The third platform is ramping up to scale in unbelievable numbers, and businesses better get on board, or they will be left in the dust. This was the common theme at IDC Directions, a conference held at Boston’s Hynes Convention Center and sponsored by the Framingham, Mass., research firm.
General session keynote speaker Frank Gens, IDC senior vice president and chief analyst, focused on third-platform technologies and the role they will play in the digital transformation of businesses. “If you want to compete and grow, you need to become expert in third-platform technologies, but you will also need to use them and help customers use them in the use cases that matter, which is about digital transformation,” he said.
But you also better speed it up, because the pace is quickening. Those who don’t keep up risk the same fate as first-platform dinosaurs, such as Digital, Cullinet and Wang Laboratories.
“The pace of new offerings is unbelievable, compared to what we’re used to,” Gens said. “Over the next several years, you’re going to see a scale like you won’t believe, and these types of scale offer two existential questions: Are we equipped to handle the numbers? If not, what do we need to do to get ready for the increase of scale?”
Third-platform technologies are centered on cloud, big data, social business and mobility. These are driven by “innovation accelerators,” including the Internet of Things (IoT), 3D printing, augmented and virtual reality, robotics, cognitive systems and next-generation security. Gens said this is the technology base for growth over the next several years.
Third-platform spending on the rise
IDC predicted that second-platform spending — PCs, Ethernet and so on — will continue to decline year by year, while third-platform spending will continue to increase each year. Third-platform spending exceeded second-platform spending for the first time in 2015, and will almost double it by 2020. Overall, second-platform spending is expected to decrease by 5.1% from 2015 to 2020, while third-platform spending will grow 12.7%.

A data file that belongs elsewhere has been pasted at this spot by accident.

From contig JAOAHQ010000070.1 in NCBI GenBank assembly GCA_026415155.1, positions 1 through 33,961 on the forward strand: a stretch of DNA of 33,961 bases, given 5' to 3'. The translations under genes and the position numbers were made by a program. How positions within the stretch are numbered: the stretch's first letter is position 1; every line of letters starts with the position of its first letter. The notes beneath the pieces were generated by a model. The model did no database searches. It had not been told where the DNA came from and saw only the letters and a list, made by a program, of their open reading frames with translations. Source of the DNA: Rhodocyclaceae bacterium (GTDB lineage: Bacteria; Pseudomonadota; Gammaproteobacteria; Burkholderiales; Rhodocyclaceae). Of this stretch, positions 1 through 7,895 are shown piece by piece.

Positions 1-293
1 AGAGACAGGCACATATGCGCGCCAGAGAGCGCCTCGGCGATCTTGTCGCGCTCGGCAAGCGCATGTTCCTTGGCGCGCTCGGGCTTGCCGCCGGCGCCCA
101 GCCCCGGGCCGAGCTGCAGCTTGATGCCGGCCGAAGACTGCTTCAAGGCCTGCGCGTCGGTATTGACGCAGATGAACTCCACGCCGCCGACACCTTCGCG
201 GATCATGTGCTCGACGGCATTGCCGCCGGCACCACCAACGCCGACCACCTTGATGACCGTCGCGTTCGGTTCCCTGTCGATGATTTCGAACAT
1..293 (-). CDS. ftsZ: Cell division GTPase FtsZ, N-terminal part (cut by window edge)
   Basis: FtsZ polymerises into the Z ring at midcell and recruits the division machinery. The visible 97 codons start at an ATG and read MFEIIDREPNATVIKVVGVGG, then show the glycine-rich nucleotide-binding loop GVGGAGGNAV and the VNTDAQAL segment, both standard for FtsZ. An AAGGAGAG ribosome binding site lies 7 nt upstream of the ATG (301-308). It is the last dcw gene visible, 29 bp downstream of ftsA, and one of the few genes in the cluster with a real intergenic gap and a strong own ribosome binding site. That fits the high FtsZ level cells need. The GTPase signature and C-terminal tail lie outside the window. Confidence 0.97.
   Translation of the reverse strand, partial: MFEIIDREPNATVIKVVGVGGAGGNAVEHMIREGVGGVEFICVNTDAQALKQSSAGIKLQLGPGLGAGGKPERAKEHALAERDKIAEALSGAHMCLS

Gens defined digital transformation as the way by which businesses will use third-platform technologies to add value and competitive advantage by creating new offerings, new business models or new relationships. There are customers for this in almost every industry; for example, manufacturers are using third-platform technologies to add new services around their products, and make them “smarter” and connected products. Health is a huge area for digital transformation, and financial services are using third-platform technologies to reduce waste, fraud and abuse, Gens said.
Companies are in the early stages of the digital transformation, but this is expected to change rapidly, as well. An IDC survey on the state of enterprises’ digital transformation showed that the majority of respondents are just starting projects, with 32% each characterized as digital explorers or digital players, while 22% are more advanced digital transformers (14%) or digital disrupters (8%). IDC expects the latter number to double to at least 45% by 2020.
“This means that the digital transformation will drive the IT spend in the next few years, and you will need to know what the primary business use cases are,” Gens said.
IoT is one area that will be prominent in the digital transformation. Gens said more than 20,000 products were introduced at CES this year, and the largest percentage of products were IoT-related. These ranged from a $400,000 Ford GT connected car, with 50 sensors and 24 processors that generate 100 GB of data an hour, to a $100 sensor-driven smart thermometer, with 16 independent infrared sensors. With the price of sensors dropping so dramatically, the next generation will probably have 30 or 40 sensors, Gens said.
“All of these things together are forming a massive and expanding perimeter, a smart edge of continuous sensing for both enterprise and consumers,” Gens said. “There will be about 30 billion of these devices by 2020, and there will be 10 times growth of apps and services around these devices.” A developer community will grow around this to gather the data, make sense of it and turn it into something valuable.